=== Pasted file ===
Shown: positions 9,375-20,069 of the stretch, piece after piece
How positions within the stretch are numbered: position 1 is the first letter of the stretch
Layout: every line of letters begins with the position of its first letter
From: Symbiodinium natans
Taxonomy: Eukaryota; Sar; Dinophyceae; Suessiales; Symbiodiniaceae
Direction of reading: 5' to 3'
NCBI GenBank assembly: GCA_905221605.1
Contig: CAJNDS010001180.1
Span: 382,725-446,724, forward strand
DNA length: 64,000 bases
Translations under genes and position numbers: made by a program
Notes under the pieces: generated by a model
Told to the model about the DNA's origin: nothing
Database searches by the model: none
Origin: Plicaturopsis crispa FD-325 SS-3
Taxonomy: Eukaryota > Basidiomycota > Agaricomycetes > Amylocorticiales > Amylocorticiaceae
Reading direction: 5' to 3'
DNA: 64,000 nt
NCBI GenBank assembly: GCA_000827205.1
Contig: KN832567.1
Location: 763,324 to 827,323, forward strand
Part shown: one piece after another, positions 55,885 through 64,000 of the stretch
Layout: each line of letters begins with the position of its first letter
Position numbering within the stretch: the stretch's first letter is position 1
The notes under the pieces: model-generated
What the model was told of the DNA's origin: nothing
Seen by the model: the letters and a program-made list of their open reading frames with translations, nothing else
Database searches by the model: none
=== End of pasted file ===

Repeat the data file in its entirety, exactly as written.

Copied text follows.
Shown: positions 9,375-20,069 of the stretch, piece after piece
How positions within the stretch are numbered: position 1 is the first letter of the stretch
Layout: every line of letters begins with the position of its first letter
From: Symbiodinium natans
Taxonomy: Eukaryota; Sar; Dinophyceae; Suessiales; Symbiodiniaceae
Direction of reading: 5' to 3'
NCBI GenBank assembly: GCA_905221605.1
Contig: CAJNDS010001180.1
Span: 382,725-446,724, forward strand
DNA length: 64,000 bases
Translations under genes and position numbers: made by a program
Notes under the pieces: generated by a model
Told to the model about the DNA's origin: nothing
Database searches by the model: none
Origin: Plicaturopsis crispa FD-325 SS-3
Taxonomy: Eukaryota > Basidiomycota > Agaricomycetes > Amylocorticiales > Amylocorticiaceae
Reading direction: 5' to 3'
DNA: 64,000 nt
NCBI GenBank assembly: GCA_000827205.1
Contig: KN832567.1
Location: 763,324 to 827,323, forward strand
Part shown: one piece after another, positions 55,885 through 64,000 of the stretch
Layout: each line of letters begins with the position of its first letter
Position numbering within the stretch: the stretch's first letter is position 1
The notes under the pieces: model-generated
What the model was told of the DNA's origin: nothing
Seen by the model: the letters and a program-made list of their open reading frames with translations, nothing else
Database searches by the model: none